New Delhi: Indias civil aviation sector soared in 2017 as passenger traffic continued to rise on the back of more regional flights and higher disposable income levels.
Addressing industry chamber Ficci's 90th AGM here earlier this month, Prime Minister Narendra Modi said his government's policy reforms had resulted in an equitable and inclusive growth for the sector.
"In the aviation sector, we have brought in policy changes that have enabled even a ‘hawai chappal' (slipper)-wearing person to avail the benefits of air travel. We have brought this type of change," Modi said.
Besides augmenting passenger traffic growth, the Rs 2,500-an-hour flight services launched under the regional air connectivity -- UDAN -- scheme also expanded the country's aviation infrastructure.
In the first phase, contracts to five companies were awarded to operate flight services on 128 routes to 70 airports. Till recently, RCS-Udan operations to 13 airports had commenced, with an additional 12 ready to receive flights.
Apart from enhanced services to non-metro cities, the sector has also benefited from the rise in domestic disposable income levels and lower jet fuel prices, all of which accelerated passenger traffic growth in 2017.
According to the latest data from the Directorate General of Civil Aviation (DGCA), passenger traffic during January-November 2017 zoomed 17.27 per cent to 105.9 million. The rise in passenger traffic aided airlines to post healthy quarterly figures and also place new aircraft orders in anticipation of future growth.
The government, however, did not see the same logic working in favour of debt-ridden Air India.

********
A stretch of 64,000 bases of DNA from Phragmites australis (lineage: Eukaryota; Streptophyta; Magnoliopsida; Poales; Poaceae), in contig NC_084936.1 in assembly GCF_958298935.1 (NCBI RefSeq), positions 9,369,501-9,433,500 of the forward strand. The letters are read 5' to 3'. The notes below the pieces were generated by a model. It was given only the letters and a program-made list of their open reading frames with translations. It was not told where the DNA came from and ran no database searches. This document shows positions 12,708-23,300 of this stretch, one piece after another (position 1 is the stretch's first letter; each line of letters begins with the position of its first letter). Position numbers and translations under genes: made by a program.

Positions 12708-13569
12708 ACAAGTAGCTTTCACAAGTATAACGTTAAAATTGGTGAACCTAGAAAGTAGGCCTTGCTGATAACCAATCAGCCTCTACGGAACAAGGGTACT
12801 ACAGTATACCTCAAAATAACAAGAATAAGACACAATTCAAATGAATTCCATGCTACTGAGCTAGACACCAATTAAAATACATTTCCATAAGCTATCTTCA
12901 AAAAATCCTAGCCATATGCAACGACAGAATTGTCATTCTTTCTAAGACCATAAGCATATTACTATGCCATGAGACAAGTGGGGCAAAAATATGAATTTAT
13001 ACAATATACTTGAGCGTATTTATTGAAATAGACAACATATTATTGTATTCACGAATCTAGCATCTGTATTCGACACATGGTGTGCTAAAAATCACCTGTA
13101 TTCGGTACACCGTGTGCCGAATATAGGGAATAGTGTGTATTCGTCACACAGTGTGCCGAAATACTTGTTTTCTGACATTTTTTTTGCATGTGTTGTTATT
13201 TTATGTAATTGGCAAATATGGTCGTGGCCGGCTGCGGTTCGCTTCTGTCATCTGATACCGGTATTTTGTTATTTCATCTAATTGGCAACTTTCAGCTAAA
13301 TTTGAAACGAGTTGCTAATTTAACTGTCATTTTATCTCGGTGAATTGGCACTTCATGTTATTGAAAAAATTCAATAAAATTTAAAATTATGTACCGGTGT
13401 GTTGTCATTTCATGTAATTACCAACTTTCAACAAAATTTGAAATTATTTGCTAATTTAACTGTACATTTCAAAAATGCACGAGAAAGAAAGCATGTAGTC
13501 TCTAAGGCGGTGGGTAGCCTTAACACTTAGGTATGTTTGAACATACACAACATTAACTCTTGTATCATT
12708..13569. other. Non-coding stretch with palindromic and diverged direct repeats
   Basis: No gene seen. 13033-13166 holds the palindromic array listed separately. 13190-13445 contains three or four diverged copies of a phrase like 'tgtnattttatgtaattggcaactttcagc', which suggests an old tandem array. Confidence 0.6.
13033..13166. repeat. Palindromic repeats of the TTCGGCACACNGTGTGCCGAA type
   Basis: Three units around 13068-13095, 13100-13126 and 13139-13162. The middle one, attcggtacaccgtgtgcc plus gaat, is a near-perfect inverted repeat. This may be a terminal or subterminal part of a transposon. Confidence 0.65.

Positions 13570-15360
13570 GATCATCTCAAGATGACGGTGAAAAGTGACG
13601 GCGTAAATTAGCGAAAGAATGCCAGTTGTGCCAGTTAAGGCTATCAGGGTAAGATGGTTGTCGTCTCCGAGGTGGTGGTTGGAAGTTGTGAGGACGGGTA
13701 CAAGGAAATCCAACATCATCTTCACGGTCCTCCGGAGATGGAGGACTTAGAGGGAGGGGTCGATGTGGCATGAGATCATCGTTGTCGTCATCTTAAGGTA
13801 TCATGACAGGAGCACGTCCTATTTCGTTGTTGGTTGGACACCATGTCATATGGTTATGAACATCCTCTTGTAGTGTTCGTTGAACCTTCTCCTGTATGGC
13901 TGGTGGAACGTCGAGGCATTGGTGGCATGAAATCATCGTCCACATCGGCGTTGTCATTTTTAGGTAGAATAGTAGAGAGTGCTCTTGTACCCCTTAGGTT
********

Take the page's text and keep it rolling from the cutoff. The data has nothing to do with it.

The Union Cabinet, in a momentous decision, mandated the formation of an "Air India -- Specific Alternative Mechanism" headed by Finance Minister Arun Jaitley to look into the strategic divestment of the airline.
Among the potential bidders, budget passenger carrier IndiGo evinced interest in buying the airline's international operations and its subsidiary Air India Express.
In addition, aviation industry majors SATS, Bird Group and Celebi have shown interest in buying Air India's ground handling unit.
Currently, the airline is under a massive debt burden of Rs 50,000 crore, and had posted an operating profit of Rs 105 crore in 2015-16.
The year also saw some very low points, especially with frequent clashes erupting between passengers and crew. These rare, but disturbing incidents forced the airline industry to even debar individuals, including MPs, from using their services.
Consequent to the frequent on-board misbehaviour, the government constituted a "No-fly" list which bans erring passengers from availing flight services for a minimum of three months to two years in certain cases.
The mechanism categorises unruly behaviour into three bands: Level 1 -- unruly behaviour (verbal); Level 2 -- unruly behaviour (physical); and Level 3 -- life-threatening behaviour.
It also mandates a different quantum of ban defined in terms of the level of offence: Level 1 -- up to three months, Level 2 -- up to six months; and Level 3 -- a minimum period of two years or more without limit.
On-ground friction was also witnessed, as airport operator DIAL had a hard time to convince its tenants -- IndiGo and SpiceJet -- to shift some of their operations out of Terminal-1, so that the facility could be expanded further.
The law suit ended in DIAL's favour with IndiGo given time till February 15, 2018, to shift a part of its operations to Terminal 2.
The DIAL had earlier directed IndiGo, SpiceJet and GoAir to relocate their operations in "parts" and split their operations by shifting flights to and from some sectors, namely Mumbai, Kolkata and Bengaluru, to T2 with effect from January 4, 2018.
It also said that the capacity of the three airlines to and from the three sectors would amount to around eight million persons per annum and shifting those to T2 would considerably reduce the burden on T1. GoAir has since shifted its entire operations to T2. (IANS)